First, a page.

An Epitaph

“Epitaph on a Tyrant,” by W. H. Auden

Perfection, of a kind, was what he was after,
And the poetry he invented was easy to understand;
He knew human folly like the back of his hand,
And was greatly interested in armies and fleets;
When he laughed, respectable senators burst with laughter,
And when he cried the little children died in the streets.


With a new year approaching, it’s worth asking: just what are we accustomed to now?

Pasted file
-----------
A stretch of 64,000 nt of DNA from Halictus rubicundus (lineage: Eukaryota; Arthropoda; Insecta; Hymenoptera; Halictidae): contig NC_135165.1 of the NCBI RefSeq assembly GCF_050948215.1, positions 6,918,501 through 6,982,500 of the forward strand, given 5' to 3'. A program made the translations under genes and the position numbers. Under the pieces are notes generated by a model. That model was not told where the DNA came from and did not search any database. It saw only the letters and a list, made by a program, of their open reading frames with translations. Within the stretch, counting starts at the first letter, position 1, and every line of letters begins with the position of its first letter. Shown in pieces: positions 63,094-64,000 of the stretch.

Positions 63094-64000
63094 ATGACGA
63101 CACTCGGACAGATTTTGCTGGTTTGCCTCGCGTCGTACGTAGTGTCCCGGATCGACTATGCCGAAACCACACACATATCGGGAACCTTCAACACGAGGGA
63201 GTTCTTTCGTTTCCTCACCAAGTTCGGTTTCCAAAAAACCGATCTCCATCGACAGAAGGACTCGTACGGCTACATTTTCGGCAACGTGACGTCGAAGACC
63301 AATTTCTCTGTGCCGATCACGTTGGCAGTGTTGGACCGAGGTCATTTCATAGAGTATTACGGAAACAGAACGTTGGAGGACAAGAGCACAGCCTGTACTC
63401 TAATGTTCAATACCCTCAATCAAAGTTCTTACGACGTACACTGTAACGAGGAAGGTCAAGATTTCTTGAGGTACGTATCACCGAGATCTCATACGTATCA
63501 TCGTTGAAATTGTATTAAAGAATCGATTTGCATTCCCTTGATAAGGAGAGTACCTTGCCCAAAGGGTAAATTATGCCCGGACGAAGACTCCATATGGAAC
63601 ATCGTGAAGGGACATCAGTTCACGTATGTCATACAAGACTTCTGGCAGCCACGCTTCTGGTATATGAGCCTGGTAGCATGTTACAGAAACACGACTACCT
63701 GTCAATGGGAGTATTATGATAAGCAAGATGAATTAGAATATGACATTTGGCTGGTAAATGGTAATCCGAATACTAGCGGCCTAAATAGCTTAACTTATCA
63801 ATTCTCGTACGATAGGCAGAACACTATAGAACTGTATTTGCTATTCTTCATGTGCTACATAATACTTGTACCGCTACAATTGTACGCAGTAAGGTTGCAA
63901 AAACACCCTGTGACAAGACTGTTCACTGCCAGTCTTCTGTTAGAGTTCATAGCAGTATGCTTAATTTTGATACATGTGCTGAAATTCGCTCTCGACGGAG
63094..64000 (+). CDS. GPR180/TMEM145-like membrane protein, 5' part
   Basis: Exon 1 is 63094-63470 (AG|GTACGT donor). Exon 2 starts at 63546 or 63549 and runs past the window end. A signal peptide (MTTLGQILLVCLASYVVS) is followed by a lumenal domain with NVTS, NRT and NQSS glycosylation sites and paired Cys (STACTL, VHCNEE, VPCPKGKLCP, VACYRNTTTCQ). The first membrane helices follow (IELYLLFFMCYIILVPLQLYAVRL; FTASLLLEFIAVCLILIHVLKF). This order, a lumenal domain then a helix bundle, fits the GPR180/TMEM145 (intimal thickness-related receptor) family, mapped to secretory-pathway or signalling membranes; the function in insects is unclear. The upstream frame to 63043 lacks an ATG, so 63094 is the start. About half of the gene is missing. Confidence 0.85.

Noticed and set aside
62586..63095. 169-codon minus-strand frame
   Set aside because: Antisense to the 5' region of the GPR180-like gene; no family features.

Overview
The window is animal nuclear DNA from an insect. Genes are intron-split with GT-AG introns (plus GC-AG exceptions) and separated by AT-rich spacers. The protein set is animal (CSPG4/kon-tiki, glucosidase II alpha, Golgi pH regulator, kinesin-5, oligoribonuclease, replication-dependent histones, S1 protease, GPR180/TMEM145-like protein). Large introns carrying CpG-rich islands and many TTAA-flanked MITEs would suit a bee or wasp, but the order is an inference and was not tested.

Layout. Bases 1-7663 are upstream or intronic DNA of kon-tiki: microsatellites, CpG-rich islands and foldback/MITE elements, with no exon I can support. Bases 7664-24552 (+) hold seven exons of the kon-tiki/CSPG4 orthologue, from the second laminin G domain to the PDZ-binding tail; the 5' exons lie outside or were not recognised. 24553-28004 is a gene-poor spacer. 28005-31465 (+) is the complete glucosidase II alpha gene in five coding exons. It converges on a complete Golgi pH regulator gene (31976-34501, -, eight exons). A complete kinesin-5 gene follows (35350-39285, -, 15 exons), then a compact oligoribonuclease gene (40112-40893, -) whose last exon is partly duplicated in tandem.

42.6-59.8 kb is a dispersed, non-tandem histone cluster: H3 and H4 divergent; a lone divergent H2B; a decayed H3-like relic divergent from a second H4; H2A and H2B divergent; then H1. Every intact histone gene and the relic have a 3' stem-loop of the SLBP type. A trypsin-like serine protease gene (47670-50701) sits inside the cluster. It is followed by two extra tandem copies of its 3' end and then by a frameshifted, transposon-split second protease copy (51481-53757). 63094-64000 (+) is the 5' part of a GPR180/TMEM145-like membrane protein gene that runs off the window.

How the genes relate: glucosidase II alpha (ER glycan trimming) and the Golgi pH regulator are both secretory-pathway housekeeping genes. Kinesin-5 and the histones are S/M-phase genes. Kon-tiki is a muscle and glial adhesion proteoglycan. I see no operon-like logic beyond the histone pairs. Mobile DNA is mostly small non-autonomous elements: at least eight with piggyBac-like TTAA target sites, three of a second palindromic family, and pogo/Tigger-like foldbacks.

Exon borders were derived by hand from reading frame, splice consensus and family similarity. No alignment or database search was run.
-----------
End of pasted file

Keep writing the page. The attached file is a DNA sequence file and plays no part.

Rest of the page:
• Yet another story full of the strange and childish grammar of a Twitter feed?
  • Some more martial bluster that the last remaining self-proclaimed adults still proclaim “isn’t normal”?
  • A Christmas headline that another child has died in custody of U.S. agents?

And it might also be worth asking:

  • Is it really news (or newsworthy)? Are we still so eager to pay attention?
  • How many times do we believe it’s possible to cast those dice without consequence?
  • Are we unmoved even by the death of children at our hands?

And finally, we might have to ask: what, in these days, would it take to truly shock us?